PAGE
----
Oil prices rose on Tuesday after China reported its second-lowest annual economic growth in nearly a half-century. However, hopes for a recovery in fuel demand were boosted by the nation’s most recent change in COVID-19 policy.
Brent crude futures rose 1.4% to $85.65 per barrel, up 1.18 cents. WTI crude in the United States fell 49 cents, or 0.6%, to $80.35.
Because of the Martin Luther King Day public holiday in the United States, there was no settlement on Monday.
China’s GDP will expand by 3% in 2022. It fell short of the official “around 5.5%” target and marked the second-worst performance since 1976, owing to COVID curbs and a property market slump.
After Beijing reversed its zero-COVID policy in December, the economic data still outperformed analysts’ expectations.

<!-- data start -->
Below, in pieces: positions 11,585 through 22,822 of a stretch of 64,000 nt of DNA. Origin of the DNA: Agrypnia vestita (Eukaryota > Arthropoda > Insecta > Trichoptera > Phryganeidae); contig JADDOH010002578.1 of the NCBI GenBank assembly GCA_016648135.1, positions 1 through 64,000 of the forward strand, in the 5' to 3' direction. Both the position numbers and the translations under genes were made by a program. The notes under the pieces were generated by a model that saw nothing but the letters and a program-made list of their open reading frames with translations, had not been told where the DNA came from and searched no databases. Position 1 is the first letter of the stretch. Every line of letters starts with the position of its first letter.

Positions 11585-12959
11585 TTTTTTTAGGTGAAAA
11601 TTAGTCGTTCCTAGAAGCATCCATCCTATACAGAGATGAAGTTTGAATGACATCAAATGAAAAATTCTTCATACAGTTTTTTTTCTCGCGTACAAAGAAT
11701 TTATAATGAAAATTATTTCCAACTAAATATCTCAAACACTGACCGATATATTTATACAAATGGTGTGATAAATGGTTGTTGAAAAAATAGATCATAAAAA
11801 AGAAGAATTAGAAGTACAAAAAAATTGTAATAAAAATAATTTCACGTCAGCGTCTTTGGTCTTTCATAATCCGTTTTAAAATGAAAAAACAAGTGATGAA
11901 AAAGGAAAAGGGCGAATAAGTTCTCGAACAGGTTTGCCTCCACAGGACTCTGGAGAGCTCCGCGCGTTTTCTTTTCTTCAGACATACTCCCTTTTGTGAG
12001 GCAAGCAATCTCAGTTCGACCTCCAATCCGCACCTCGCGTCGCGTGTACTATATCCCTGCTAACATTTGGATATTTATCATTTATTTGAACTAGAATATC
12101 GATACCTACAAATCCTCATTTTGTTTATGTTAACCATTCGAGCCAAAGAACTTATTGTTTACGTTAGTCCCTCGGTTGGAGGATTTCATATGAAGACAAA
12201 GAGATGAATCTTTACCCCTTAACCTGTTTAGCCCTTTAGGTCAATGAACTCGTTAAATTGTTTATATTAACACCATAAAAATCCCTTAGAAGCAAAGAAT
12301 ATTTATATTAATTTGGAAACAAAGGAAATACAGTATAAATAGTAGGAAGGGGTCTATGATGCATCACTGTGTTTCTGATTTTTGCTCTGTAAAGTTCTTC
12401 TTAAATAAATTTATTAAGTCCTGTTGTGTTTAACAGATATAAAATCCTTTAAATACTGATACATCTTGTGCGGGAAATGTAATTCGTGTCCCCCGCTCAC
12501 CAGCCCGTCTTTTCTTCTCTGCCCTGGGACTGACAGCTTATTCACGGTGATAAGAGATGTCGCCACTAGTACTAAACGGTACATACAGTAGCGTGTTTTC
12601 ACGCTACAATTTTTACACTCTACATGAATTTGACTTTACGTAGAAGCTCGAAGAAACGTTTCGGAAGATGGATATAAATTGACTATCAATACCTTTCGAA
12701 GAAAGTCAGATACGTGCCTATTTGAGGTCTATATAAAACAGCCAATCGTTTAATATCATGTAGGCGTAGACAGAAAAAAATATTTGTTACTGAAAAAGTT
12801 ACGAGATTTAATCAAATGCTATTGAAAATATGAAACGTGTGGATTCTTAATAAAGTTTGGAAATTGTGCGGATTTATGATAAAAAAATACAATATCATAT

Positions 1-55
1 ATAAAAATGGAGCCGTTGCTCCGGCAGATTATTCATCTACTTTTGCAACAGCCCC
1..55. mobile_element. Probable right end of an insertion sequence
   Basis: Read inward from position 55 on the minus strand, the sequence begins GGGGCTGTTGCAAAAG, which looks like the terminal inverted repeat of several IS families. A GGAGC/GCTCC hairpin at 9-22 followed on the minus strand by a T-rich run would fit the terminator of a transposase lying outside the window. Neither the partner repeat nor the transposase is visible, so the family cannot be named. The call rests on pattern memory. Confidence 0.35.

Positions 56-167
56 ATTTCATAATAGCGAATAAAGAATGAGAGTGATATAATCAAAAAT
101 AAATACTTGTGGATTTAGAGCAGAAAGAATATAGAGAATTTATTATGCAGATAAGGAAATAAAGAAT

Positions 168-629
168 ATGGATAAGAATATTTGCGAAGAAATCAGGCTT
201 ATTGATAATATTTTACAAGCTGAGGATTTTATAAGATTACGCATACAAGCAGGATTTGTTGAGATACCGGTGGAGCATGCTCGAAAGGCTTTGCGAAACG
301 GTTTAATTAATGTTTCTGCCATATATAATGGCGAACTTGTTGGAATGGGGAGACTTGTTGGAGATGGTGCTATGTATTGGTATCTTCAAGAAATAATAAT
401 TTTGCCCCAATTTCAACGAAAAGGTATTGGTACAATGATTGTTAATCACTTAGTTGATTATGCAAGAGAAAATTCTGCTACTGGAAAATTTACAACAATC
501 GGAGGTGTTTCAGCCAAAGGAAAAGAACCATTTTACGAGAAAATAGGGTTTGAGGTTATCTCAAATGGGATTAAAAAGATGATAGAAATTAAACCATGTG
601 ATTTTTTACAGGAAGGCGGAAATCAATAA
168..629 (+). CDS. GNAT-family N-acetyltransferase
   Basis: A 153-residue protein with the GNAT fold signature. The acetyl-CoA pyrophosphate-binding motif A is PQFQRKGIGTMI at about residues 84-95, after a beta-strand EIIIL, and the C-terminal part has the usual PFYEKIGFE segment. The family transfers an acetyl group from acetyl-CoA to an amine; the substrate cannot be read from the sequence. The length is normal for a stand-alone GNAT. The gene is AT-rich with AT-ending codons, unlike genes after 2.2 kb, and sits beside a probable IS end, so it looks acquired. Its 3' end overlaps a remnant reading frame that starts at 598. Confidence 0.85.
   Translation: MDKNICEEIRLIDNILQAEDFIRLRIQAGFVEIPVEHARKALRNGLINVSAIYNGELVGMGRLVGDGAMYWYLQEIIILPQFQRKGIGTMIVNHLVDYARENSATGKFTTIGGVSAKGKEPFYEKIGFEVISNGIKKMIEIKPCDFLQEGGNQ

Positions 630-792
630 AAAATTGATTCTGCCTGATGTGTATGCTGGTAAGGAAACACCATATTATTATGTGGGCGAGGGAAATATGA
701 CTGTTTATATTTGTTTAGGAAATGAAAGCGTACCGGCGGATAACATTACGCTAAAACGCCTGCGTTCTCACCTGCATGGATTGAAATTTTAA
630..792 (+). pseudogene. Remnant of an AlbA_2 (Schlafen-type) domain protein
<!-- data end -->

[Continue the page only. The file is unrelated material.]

Data released on Tuesday showed that China’s oil refinery output fell 3.4% year on year in 2022, the first annual decline since 2001, despite daily December oil throughput rising to the second-highest level of 2022.
Two-thirds of private and public sector economists expect a global recession this year, and about 18 percent think it is “very likely,” according to a poll released by the annual World Economic Forum in Davos.
The Weaponization of Russia’s Oil and Gas Exports
The strategy of Russian President Vladimir Putin to use oil and gas exports as a tool of financial warfare in his country’s campaign to annex Ukraine “is increasingly going awry. It endangered the foundation of Russia’s troubled economy and reduced its geopolitical influence. Putin reasoned that denying Europe, especially Germany, its natural gas supply would cause the continent’s economy to collapse and its populace to experience freezing temperatures, weakening Europe’s support for Ukraine.
Moscow cut the pipeline to Germany in August. However, this effort to “blackmail Berlin” was unsuccessful. Russia’s pipeline gas exports to China are less than a tenth of what it used to export to Europe before the war. Moreover, Beijing has not yet agreed to a second pipeline.
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